JB: When [executive producer] Ilene Chaiken first wrote it I was like, Really? Really, do we have to? I was so upset. But I thought, OK, all right, I’m not going to try to make it any less than truthful. But it was hard.
MA: Lesbianism seems to be more culturally accepted these days. Do you think The L Word is partially responsible?
JB: I think in some ways it has shifted, but with Proposition 8 passing it clearly hasn’t shifted enough. I was really disappointed but I also realized it’s a matter of education and exposure. For me it was a lesson in campaign organization—or disorganization, if you will. The opposition was fired up and organized. You can’t wait until you realize your opponent has $15 million in the bank; you have to frame your argument right away. All the numbers show the younger generation supports same-sex marriage, so it is inevitable. Someday people will look back and say, “I can’t believe there was a time all people couldn’t get married.”
MA: You were very involved in Barack Obama’s campaign—what drew you to him?
JB: I heard him speak in LA in November of 2007 and afterwards I got in my car and just started shaking. I’m such a hermit by nature; I’m not genetically encoded to speak. I realized I was going to have to change my DNA. This was something that was bigger than me and needed my attention. So last year I interviewed Tobias Wolff, the chair of the National LGBT Policy Committee for Obama’s campaign. We made a video about where Obama stood on policy issues, and posted it on Ourchart.com.
MA: Where were you on Election Day?
JB: I was in Vancouver, and when it was 16 to 3 [electoral votes] in favor of McCain, I called Tobias and said, “Direct me to a phone bank. Who should I call? What state is important right now?” He said Nevada, and I just got on the phone and started phone-banking to 77-year-old men in Nevada. Most of the calls were to assisted-care homes. I just couldn’t take it. I thought, There’s no way I’ll be sitting here when there’s somebody in Nevada who has to vote. So when I called, I asked them, “Do you need a ride? I’ll call and arrange the vehicle.”
MA: You’re such an inspiration! I hear you’ve also amped up your physical activity in the last couple of years.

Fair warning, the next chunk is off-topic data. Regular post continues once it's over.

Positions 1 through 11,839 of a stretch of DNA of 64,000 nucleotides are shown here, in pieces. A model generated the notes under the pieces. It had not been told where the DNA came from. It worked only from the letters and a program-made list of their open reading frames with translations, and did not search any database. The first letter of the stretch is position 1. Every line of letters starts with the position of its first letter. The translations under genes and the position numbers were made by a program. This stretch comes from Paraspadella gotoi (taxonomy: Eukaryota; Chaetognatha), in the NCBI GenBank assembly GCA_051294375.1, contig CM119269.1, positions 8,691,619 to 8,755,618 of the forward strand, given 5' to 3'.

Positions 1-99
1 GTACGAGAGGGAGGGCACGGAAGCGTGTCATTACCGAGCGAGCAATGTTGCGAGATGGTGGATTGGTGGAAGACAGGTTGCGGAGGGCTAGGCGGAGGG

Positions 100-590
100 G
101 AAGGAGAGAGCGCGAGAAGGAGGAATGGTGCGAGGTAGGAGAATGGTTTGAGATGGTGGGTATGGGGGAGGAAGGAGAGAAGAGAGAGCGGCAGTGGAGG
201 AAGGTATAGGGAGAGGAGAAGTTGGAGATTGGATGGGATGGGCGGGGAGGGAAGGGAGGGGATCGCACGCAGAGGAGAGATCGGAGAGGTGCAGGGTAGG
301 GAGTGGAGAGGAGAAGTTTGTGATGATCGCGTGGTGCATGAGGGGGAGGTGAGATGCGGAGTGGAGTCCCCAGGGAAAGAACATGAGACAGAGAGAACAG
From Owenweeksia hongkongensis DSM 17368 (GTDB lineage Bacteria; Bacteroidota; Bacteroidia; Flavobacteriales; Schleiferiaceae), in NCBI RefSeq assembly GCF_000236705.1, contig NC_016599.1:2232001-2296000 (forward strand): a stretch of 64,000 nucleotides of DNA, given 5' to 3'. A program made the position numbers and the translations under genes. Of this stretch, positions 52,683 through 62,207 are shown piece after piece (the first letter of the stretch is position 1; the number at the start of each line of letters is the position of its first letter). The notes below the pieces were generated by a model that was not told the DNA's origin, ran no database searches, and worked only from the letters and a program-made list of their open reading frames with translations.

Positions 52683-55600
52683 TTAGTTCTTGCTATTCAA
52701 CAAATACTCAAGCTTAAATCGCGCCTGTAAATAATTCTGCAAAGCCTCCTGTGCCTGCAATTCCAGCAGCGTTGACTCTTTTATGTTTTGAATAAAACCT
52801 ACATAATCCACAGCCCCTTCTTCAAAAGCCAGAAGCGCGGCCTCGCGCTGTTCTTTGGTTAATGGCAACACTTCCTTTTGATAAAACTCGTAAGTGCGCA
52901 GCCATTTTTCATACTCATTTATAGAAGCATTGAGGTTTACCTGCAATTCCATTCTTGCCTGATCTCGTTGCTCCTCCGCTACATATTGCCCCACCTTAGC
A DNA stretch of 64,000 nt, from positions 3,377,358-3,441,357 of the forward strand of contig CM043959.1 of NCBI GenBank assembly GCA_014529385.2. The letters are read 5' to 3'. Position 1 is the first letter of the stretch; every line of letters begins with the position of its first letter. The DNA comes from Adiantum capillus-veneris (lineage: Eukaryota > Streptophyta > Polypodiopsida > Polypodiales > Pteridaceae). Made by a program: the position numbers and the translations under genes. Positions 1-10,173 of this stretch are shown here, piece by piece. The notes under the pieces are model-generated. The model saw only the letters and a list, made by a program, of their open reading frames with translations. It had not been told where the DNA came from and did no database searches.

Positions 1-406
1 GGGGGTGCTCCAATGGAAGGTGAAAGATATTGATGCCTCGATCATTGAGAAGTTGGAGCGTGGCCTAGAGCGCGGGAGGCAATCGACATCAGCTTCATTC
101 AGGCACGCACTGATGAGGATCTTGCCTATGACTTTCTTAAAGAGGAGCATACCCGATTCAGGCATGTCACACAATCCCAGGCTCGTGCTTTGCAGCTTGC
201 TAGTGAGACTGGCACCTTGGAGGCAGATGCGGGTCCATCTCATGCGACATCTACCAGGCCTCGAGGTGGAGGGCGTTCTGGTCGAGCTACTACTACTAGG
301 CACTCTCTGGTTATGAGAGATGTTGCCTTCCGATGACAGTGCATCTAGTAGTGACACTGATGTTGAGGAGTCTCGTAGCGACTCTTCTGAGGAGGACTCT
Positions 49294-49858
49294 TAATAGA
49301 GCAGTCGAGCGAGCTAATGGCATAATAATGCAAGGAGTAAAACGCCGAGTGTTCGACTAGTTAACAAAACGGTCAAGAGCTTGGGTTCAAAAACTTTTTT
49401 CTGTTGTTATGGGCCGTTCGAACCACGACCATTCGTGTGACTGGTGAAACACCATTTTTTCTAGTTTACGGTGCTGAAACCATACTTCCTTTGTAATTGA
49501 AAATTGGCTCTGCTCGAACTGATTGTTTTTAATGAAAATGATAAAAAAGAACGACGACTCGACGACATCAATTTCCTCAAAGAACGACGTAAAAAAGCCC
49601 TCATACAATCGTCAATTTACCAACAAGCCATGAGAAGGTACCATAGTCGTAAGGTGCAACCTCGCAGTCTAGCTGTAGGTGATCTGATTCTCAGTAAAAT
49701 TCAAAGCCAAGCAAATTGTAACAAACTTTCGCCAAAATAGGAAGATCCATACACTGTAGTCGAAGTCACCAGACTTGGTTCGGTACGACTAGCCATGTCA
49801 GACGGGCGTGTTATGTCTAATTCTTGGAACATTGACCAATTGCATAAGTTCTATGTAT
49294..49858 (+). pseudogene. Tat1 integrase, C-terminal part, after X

JB: I’ve been trashing my skin the last two years, doing open-water swimming. Last weekend I did a swimming seminar—four hours each day of swimming technique, and I couldn’t have been happier. I did my first triathlon a year and a half ago—if somebody had told me that I’d do it three or four years ago, I would have told them they were nuts.
MA: You’ve been married since 1998 to a Canadian entrepreneur. You have one child together and he has children from a previous marriage. What are your feelings about blended families?
JB: You have to be respectful of your spouse, and their ex as well. It can be tricky when different belief systems collide. You have to take time to listen to someone else’s point of view. It’s too easy to start fighting. Listening is work.
MA: You’re quite revered in the gay community. There are websites, blogs, and a Wikipedia entry dedicated to your character. How does your husband feel about being married to a gay icon?
JB: We don’t talk about it—it’s just part of my work. I don’t say, “Hey honey, the gay icon is home!”
MA: I know you split your time mostly between LA and Vancouver these days. How do those cities compare to your hometown?
JB: You get so spoiled by Chicago… the architecture is so stunning. Then you go to Vancouver, which is a lovely city except for its architecture, and you stand there and think, Did nobody take time to plan the city? In Chicago, when you’re going by Buckingham Fountain and part of the White City area and downtown, it looks like all the architects had a conference and talked to one another to coordinate their work.
MA: Do you think you’ll be spending more time in Chicago now that The L Word has wrapped?
JB: I know that the universe is really good at surprising me, so we’ll see what the next gift at the doorstep is. I can offer my suggestions to God, but I’m sure God has a better plan. Who knows, if I get a series in Chicago, I could be in Chicago. I’m just suggesting, universe! I’m not demanding. It’s a thought.
PHOTOGRAPHS BY JASON BELL
STYLING BY BASIA ZAMORSKA
HAIR BY JOSHUA BARRETT FOR ARTISTSBYTIMOTHYPRIANO.COM
MAKEUP BY ANTHEA KING FOR ARTISTSBYTIMOTHYPRIANO.COM